Blog: “Is this the end of the beginning?”

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patagonia mountains

argentina cycle touring
Buenos Aries -135Km (Total 2119km cycled)

Highlights: Warmshowers, America Embassy, Masa Criteria.

Day 111-127 – April 28 – May 14 : Changing plans
The last few weeks in southern Chile and Argentina have shown us that winter is fast approaching: lots of rain and often very frosty, humid nights.

We managed to temporarily paper over the cracks of the problem by adding a fleecy blanket to our sleeping bags, and jumping on a bus to Argentina where it rains less than in Chile.

But, we have to face it: we’re not fast enough to keep ahead of the seasons and where we’re planning to go, Bolivia-bound, it will be extremely cold at night for the next four to five months. Even during the height of summer, the high passes (over 3000 metres) can get snow.

We don’t want to give the impression that we’re bailing out on South America because we dislike anything about it other than the weather. We have loved our time here and have met some great people while on the road. We’ll definitely miss meeting them in random places along the route.

Given the havoc that the cold damp night air was playing with Peli’s asthma, we’ve decided to head to the USA where the climate will be more forgiving. It’s best to avoid the asthma triggers when in the remotest parts of South America.

In the USA, spring and summer are on the way, so our plan is to fly into Portland, OR, the self-proclaimed cycling capital of the States, to cycle south along on the Pacific Coast. We’ll then see how we go. We’d like to spend up to six months cycling in the US, and our rough destination is still Boston/New York.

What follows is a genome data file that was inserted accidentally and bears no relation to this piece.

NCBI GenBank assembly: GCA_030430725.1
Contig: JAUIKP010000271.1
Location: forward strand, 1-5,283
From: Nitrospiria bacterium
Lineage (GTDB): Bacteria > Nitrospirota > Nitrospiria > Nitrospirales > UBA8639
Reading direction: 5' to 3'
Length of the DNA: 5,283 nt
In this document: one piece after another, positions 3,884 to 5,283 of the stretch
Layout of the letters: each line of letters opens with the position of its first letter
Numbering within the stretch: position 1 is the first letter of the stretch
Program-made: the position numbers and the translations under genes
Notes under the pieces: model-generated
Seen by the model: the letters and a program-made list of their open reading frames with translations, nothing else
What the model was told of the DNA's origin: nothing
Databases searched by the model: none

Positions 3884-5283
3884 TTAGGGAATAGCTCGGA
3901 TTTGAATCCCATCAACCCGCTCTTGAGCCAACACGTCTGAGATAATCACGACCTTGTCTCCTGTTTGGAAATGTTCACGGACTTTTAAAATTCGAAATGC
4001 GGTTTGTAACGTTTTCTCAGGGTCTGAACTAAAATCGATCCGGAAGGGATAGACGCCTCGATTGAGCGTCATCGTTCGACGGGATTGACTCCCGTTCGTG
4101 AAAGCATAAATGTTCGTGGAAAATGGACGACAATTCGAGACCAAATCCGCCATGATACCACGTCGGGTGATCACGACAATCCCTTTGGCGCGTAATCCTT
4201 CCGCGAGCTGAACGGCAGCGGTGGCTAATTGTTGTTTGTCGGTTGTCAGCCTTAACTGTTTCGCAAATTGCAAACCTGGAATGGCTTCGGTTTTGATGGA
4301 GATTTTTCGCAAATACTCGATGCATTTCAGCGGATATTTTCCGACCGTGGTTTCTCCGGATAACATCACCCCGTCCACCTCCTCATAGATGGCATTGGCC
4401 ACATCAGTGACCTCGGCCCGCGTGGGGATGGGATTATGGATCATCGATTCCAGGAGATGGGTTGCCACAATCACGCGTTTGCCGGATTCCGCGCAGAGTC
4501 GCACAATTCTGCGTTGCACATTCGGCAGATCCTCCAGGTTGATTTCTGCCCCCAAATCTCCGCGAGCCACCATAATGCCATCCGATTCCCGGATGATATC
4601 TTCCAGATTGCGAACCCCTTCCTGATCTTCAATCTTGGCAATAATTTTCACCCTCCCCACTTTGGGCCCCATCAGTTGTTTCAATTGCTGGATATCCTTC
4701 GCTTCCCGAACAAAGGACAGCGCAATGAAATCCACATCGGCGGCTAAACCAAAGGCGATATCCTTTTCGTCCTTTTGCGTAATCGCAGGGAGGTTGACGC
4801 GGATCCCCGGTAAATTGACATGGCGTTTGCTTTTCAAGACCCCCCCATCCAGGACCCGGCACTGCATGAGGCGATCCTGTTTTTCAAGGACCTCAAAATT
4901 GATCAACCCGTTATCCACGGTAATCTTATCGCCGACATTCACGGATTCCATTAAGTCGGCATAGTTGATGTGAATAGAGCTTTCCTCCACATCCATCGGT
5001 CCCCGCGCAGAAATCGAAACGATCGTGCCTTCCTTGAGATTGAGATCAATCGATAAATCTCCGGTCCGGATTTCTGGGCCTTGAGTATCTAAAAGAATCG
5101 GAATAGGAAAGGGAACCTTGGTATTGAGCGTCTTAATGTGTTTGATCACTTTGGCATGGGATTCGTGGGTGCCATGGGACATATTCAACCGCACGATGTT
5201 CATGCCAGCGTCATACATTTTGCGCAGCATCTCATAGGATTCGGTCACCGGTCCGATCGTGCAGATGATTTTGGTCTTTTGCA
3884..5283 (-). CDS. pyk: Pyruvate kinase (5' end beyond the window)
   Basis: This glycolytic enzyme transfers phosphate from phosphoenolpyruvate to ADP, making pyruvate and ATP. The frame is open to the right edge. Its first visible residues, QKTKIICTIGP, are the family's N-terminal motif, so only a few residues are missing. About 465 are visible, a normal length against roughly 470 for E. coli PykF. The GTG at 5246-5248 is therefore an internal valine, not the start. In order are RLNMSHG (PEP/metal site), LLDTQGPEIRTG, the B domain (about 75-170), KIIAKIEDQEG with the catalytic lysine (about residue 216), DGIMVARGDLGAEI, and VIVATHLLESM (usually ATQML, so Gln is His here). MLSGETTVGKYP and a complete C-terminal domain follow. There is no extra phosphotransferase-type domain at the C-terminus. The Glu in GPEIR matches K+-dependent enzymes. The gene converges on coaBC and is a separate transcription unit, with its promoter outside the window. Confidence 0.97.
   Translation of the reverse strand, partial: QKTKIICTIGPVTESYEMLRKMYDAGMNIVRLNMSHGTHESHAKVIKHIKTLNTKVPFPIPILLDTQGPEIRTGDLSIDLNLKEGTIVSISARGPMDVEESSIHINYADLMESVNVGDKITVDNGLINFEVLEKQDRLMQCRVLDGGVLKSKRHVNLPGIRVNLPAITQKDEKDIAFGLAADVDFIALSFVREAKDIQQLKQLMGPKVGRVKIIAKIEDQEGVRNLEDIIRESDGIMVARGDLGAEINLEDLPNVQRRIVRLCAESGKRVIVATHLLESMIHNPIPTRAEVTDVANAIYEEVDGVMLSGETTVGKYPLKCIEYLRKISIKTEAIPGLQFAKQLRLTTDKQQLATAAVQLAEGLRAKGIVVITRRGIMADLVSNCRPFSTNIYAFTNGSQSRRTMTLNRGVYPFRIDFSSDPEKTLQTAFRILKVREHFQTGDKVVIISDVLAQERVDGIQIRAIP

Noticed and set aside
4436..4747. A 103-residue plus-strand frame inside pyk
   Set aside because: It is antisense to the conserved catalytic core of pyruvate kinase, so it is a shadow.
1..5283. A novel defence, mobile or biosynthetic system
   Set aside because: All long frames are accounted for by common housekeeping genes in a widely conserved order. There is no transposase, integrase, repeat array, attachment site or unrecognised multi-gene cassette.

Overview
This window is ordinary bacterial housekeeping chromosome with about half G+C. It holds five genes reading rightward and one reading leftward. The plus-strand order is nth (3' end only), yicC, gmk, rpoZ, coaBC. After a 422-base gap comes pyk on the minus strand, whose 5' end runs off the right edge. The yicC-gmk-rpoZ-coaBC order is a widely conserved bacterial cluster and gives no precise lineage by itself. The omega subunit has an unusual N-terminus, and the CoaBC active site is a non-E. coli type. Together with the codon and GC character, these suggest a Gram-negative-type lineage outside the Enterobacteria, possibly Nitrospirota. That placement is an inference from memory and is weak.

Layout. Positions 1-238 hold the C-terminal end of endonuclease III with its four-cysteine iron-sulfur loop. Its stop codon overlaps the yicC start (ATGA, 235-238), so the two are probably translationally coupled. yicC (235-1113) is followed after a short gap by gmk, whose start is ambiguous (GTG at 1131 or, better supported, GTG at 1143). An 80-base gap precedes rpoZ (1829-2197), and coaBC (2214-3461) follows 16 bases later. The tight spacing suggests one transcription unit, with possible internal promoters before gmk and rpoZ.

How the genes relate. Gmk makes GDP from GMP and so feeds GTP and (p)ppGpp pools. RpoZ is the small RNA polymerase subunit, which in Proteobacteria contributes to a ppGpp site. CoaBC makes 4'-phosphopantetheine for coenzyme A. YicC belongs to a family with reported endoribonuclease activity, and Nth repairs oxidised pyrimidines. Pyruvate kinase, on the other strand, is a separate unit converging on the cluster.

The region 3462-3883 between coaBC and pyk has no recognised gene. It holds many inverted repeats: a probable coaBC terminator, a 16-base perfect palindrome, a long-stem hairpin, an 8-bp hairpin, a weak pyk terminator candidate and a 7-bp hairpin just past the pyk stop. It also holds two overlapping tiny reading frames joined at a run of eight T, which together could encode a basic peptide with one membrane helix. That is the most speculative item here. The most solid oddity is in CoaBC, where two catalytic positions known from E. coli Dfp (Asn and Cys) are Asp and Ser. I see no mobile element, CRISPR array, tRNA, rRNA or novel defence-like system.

Did you notice something?

Yes, the wind we’ll be cycling with will be in our favour, for a change.

cycle touring in argentina and chileThis all depends, however, on whether the United States will let ius in. We can enter on a Visa Vaiver, ESTA, since we are Danish and British. But, the ESTA is only valid for three months and our planned tour may be up to six months. Therefore, we have to apply for a Nonimmigrant Temp Visa (B2) to get six months stay in the USA. This has meant having to fill in a form online, pay a fee, apply for two joint interviews (each on different days) and then wait for our passport to be returned. This process can take up to 15 days and is also done with the help of DHL – do I need to say anything about how our hearts felt when we read that?

So, we are staying in Buenos Aires at a combination of our very good warmshowers.org hosts for a few days, and Dakar Motos where our friend Mick is staying. We’re hoping to see a bit of the city while waiting for our passport to be returned.

One thing is reasonably sure, however: we hope to return to this beautiful part of the world some day and finish what we have started. But for now, expect more and prettier photos from us touring in summer weather, rather than seeing us suffering in the grey, cold and wet. And please wish us more luck than we’ve had so far!

8 COMMENTS

  1. Hey guys,
    Sorry to hear that your plans have been cut short.
    Why didn’t you fly to Baja California and cycle north? It’s a lot warmer there and the California climate is same all year round.
    Good luck with the stay of execution, hope they return your passports and not you.
    Ian

  2. We have a saying – we’re out to enjoy, not to endure – so don’t feel bad about a change of plan. Looking forward to hearing about your new route and keeping my fingers crossed that DHL don’t stuff up again.
    Brenda in the Boro UK

  3. Yeah, I’ve just had to go through the US visa procedure and it’s rather exacting – make sure that in your photo your shoulders are square to the camera! Mine was accepted online but rejected at the interview! Bit of a pain!